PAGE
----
Those called "big iron boxes", they are big size, heavy, and with a little brain. Oh, and a modern cell phone is thousand times faster with billion more ram.

A SGI machine like Onyx eats in order ot Kilowatt, it's big, bloated full heavy metal, and .... it's not able to play doom.

From Lord Crimson to a modern iPhone I see progress like from a trex reptil to a ape able to move his first step into the art of math

Computers are a pure math application which is able to walk on its legs. Next step: the singularity, which we call A.I. as the first computer aware that we, human beings, wanted to collect computers for vintage :D

I say "wanted" because in a short time A.I. will succeed and overcome our biological limits. I believe they will consider us like ... apes eating bananas, so they will probably want to collect our fossilized bones for vintage.

100 years in the future ... - those 3D models, acquired on fossils bones by a laser scanner and rebuilt on 3D models, were human beings around 0x0000FF312A4B23DE (2054 DC) ... look at their skulls,  there was no plug since they were unable to connect to the Matrix without the use of external devices which they called "smartphones" and "laptops" -

Ohhhh, all machines are now surprised - so primitive, those human beings -
 

Offline technix

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Re: For a vintage computer project, which processor is easier to use?
« Reply #90 on: July 12, 2017, 11:29:22 pm »
Well ...  :palm:

So, "vintage" is now "last Thursday"...

What about a Zynq-7000 with dual ARM9 cores and perhaps enough FPGA fabric to implement a Cray-I as the scheduler.
Nope. For me the definition of “vintage” here is still rigidly “released or announced in 1992 or earlier” since I am born Q1 1993. And only the processor core complex counts towards this limitation.
« Last Edit: July 12, 2017, 11:33:33 pm by technix »
 

Offline Bruce Abbott

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Re: For a vintage computer project, which processor is easier to use?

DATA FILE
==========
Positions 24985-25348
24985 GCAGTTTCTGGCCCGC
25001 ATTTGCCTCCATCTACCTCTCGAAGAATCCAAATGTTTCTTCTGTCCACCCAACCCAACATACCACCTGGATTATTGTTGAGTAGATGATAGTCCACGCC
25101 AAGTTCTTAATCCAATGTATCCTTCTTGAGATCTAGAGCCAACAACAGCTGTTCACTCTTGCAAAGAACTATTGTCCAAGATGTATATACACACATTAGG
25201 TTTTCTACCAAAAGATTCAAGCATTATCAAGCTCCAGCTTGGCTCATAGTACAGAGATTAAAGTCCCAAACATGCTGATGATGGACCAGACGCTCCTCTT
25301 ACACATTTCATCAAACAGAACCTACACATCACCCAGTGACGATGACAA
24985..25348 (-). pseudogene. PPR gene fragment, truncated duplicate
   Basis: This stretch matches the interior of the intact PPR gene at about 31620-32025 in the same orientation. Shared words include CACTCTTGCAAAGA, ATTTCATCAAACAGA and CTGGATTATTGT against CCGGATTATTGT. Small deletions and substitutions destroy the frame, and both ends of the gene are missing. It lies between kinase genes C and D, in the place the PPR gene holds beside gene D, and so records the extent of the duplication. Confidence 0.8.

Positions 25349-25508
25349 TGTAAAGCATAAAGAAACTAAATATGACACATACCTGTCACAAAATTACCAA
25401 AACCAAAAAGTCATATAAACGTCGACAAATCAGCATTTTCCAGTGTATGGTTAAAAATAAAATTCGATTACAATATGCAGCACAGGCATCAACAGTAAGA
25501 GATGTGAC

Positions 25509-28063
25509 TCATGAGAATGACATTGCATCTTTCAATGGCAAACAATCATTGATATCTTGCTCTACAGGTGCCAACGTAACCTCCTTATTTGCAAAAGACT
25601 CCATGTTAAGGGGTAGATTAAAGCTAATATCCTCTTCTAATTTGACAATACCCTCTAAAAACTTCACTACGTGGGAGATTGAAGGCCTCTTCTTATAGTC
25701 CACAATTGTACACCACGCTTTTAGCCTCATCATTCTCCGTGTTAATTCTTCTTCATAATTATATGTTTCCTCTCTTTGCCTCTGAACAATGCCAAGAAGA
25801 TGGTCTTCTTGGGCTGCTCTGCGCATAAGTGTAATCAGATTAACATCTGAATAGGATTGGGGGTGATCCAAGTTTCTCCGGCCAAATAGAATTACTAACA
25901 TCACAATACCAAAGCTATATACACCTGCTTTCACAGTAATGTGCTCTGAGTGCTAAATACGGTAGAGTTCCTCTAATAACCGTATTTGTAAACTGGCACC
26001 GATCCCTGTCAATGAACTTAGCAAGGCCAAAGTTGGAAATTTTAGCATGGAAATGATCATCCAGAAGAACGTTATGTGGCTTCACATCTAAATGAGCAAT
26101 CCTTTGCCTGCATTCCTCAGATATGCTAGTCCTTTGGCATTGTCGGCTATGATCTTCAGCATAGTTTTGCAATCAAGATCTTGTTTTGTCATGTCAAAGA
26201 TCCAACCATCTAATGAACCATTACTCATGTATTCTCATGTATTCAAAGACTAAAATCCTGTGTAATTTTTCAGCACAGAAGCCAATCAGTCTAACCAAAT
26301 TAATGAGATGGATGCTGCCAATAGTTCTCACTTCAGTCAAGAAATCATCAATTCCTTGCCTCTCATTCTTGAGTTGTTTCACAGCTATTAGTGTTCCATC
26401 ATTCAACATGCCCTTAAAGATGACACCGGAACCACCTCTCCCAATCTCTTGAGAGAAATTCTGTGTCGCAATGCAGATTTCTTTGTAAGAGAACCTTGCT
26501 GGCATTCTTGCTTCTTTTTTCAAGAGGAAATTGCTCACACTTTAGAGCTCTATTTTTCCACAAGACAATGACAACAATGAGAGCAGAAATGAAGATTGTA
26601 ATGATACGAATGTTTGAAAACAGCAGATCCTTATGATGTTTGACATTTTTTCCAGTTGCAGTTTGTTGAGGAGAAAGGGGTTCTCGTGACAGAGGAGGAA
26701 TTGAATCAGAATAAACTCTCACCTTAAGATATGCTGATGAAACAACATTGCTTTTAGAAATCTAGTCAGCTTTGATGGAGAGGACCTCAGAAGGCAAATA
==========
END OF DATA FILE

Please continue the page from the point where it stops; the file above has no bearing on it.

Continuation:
« Reply #91 on: July 13, 2017, 07:13:07 am »
For me the definition of “vintage” here is still rigidly “released or announced in 1992 or earlier” since I am born Q1 1993. And only the processor core complex counts towards this limitation.
I got my last new 'vintage' computer - an Amiga 3000 - in 1991. It cost NZ$7200, about the same price as a Compaq 386DX with similar specs. I eventually upgraded it to a 50MHz 68060 and 16 bit graphics card. However by that time Windows 95 and Pentium PCs had arrived, and with the demise of Commodore the Amiga could no longer keep up. I stupidly sold it for a few hundred dollars - now A3000's are truly vintage and worth a mint!
 

Offline legacy

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Re: For a vintage computer project, which processor is easier to use?
« Reply #92 on: July 13, 2017, 09:41:59 am »
The above theory, computers evolution will be faster since they aren't limited by biological limits, is perfectly shown in movies like: Automata (2014)!



yup, no nice pinups there(1), but ... you have a female sexybot in the casting
a few humanoids robots by Honda, and Antonio Banderas is a good actor

(1)
Melanie Griffith  ... :palm:
Birgitte Hjort ... maybe  :-//


if you are looking for a few hours of good entertainment on computers, I recommend this movie  :D
 
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Online brucehoult

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Re: For a vintage computer project, which processor is easier to use?
« Reply #93 on: July 13, 2017, 01:35:23 pm »
Well ...  :palm:

So, "vintage" is now "last Thursday"...

What about a Zynq-7000 with dual ARM9 cores and perhaps enough FPGA fabric to implement a Cray-I as the scheduler.
Nope. For me the definition of “vintage” here is still rigidly “released or announced in 1992 or earlier” since I am born Q1 1993. And only the processor core complex counts towards this limitation.

Wow, recent perspective!